This Week in History: Events in August
Reconstructionist rabbi Linda Joy Holtzman became the first woman to lead a U.S. Jewish congregation when she was appointed the spiritual leader of the Coatesville, PA, Beth Israel Congregation.
Rep. Gabrielle Giffords made a triumphant return to Congress to cast her vote on the debt ceiling, seven months after being shot.
Lillian Copeland won an Olympic gold medal in discus. At the previous Olympics, in 1928, she had won the silver in the same event. Her 1932 toss set a new world record.
Children's television favorite Shari Lewis, a puppeteer who created the characters Lamb Chop and Charlie Horse, died.
The first issue of the "Saturday Review of Literature," founded and edited by Amy Loveman, appeared.
Noted fashion designer Anne Klein was born.
American Jewish journalist Ruth Gruber arrived in New York harbor with 984 refugees from Nazi-occupied Europe, which concluded her secret mission to escort the refugees from Italy to America.
Birth of Ariel Glaser, the child whose death inspired the Pediatric AIDS Foundation.
The first woman Solicitor General of the United States becomes the fourth female Supreme Court Justice.
A quintessential American girl, Dinah Shore mixed song and talk on the airwaves for over 50 years.
“The critics who love are the severe ones. We know our relationship must be based on honesty.” - Movie critic Judith Crist
Conservative intellectual Gertrude Himmelfarb was born.
Actress Sylvia Sidney, who starred in 1930s-era films opposite Humphrey Bogart and Cary Grant, was born.
“Blunt honesty and generosity in [Melissa Hayden's] life and dancing, that was her name.”
Ruth Bader Ginsburg took her seat as an associate justice of the United States Supreme Court.
At the U.S. Olympic trials, swimmer Dara Torres qualified to compete in her fourth Olympics in Sydney, Australia. Eight years later, Torres made history again by competing in her fifth Olympics in Beijing.
“All creative people want to do the unexpected.” — Actress Hedy Lamarr
“Baby, it takes coming down here to grasp all this no matter how many books we’ve read.”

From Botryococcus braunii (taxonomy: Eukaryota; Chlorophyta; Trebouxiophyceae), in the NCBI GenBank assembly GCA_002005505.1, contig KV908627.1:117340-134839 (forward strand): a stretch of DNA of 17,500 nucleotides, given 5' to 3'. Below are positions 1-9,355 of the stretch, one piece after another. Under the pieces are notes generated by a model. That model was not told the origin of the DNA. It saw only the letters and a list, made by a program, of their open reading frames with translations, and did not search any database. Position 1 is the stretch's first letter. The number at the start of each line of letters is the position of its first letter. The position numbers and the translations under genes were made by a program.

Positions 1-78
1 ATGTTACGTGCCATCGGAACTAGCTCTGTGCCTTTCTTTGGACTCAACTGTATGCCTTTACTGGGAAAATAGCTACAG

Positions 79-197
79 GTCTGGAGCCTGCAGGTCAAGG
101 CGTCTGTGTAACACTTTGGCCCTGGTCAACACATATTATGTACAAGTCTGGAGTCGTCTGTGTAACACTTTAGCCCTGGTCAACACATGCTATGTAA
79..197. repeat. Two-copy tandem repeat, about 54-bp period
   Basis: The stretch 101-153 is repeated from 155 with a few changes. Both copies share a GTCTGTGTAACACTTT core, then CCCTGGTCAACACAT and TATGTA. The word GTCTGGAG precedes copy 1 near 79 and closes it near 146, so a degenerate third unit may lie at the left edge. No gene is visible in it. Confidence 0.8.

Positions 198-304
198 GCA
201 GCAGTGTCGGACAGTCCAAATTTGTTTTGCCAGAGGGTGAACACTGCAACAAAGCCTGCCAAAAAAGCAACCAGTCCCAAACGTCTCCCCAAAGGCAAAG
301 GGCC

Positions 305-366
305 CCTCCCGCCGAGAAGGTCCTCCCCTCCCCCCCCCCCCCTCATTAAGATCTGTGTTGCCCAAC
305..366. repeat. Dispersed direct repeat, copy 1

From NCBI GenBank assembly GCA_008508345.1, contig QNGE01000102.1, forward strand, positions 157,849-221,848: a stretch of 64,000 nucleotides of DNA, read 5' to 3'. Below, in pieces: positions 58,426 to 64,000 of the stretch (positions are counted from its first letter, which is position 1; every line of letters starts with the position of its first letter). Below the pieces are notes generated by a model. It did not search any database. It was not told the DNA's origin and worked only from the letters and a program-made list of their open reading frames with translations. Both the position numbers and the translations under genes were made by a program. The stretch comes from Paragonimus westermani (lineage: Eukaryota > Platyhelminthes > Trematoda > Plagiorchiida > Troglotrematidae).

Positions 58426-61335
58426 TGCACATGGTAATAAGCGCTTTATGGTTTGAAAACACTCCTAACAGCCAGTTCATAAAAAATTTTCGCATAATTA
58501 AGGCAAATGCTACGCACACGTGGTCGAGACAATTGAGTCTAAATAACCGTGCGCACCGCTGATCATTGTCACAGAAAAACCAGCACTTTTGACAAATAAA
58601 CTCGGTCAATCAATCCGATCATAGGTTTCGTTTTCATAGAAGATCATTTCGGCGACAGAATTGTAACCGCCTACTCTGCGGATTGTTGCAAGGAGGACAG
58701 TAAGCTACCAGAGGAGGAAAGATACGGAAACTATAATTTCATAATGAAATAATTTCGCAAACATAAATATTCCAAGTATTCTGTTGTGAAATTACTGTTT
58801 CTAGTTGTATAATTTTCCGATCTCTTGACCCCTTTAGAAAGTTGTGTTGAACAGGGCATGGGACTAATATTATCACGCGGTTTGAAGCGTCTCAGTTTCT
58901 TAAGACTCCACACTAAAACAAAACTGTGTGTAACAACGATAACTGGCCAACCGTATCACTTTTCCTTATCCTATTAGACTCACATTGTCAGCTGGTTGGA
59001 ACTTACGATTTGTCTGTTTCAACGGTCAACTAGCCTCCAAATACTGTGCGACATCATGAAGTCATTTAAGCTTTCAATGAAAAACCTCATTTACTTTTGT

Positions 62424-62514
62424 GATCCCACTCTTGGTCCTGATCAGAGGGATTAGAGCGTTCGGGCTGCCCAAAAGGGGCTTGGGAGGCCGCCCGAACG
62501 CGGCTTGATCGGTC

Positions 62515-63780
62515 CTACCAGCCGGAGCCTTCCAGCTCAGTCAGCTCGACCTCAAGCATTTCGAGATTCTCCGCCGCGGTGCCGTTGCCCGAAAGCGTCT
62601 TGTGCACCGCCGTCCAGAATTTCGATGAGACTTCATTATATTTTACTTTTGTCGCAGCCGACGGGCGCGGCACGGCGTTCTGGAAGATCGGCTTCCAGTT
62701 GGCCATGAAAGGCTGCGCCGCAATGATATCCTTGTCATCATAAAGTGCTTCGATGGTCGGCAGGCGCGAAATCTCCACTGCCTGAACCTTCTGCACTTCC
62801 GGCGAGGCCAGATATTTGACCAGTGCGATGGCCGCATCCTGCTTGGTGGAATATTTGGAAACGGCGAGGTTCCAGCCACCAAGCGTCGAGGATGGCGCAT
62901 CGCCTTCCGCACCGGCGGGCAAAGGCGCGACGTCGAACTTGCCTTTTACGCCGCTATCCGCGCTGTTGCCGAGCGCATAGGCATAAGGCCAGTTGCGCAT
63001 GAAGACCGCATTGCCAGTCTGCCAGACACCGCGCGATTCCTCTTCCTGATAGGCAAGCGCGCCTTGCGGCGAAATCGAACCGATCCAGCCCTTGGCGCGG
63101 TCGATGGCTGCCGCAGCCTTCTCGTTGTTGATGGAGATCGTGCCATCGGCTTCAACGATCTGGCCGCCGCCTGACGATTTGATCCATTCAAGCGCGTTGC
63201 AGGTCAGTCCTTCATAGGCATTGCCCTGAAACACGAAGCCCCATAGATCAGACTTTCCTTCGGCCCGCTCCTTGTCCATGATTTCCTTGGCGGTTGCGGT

The artist Gluck's will to define herself by her own standards extended not only to her name, but also to every aspect of her life.
Reclaiming Jewish ceremonies and holidays for feminists, training Hebrew Priestesses of all stripes, and publishing a Siddur (prayer book) that includes earth-based rituals, the Kohenet Hebrew Priestess Institute is a new women’s movement in Judaism.
The documentary Gloria: In Her Own Words, telling the story of the women’s movement as seen through the eyes of Gloria Steinem, premiered on HBO.
A new paperback version of Tillie Olsen's classic short story collection "Tell Me a Riddle" was issued.
Harpsichordist and composer Wanda Landowska, who was credited with the 20th-century revival of harpsichord music, died.
“I'm not looking for revenge, but I am looking for justice." - Carolyn Goodman
Phoebe Yates Levy Pember, who gained fame as a Richmond nurse during the Civil War, was born.
"The Village I Knew," choreographed by Sophie Maslow, was first performed.
The Drisha Institute for Jewish Education graduated its first class.
Birth of Vera Weisbord, Radical
Jacqueline Susann was the first writer to have three consecutive novels hit #1 on the New York Times bestseller list.
Death of Pioneer Fanny Brooks
Writer Dorothy Parker is born
Pioneering dietician and educator Frances Stern published an article on the importance of nutrition education in the "Boston Globe."
Eugenia Levy Phillips was arrested as a Confederate spy.
The first issue of "Die Deborah," a German-language newspaper focused on serving women's interests, was published.
Dr. Gail G. Shapiro treated over 36,000 asthma patients over 31 years of work at the same hospital.
A massive "Women Strike for Equality" march in commemoration of the fiftieth anniversary of the 19th amendment took place in New York City and other cities.
Three generations of activist Seaman family marched together in the tenth anniversary celebration of the New York Women's Strike for Equality.
Hadassah activist Alice Seligsberg died.
Jackie Gothard thanks Hayley Fields for Torah scroll on behalf of Beth Israel Synagogue in New Orleans.
The launch of a Virtual Archive as one of the first major public programs of the Jewish Women's Archive was described in an article in Boston's "Jewish Advocate."
The first Conference on Alternatives in Jewish Education began.
Louise Glück was named poet laureate of the United States.
Judith Resnik, first American Jewish astronaut and second woman in space
Rabbi Bonnie Koppell, the first female Jewish chaplain in the U.S. military, was profiled in the "Omaha Jewish Press."
How to cite this page
Jewish Women's Archive. "This Week in History: Events in August." (Viewed on January 27, 2015) <http://jwa.org/thisweek/aug>.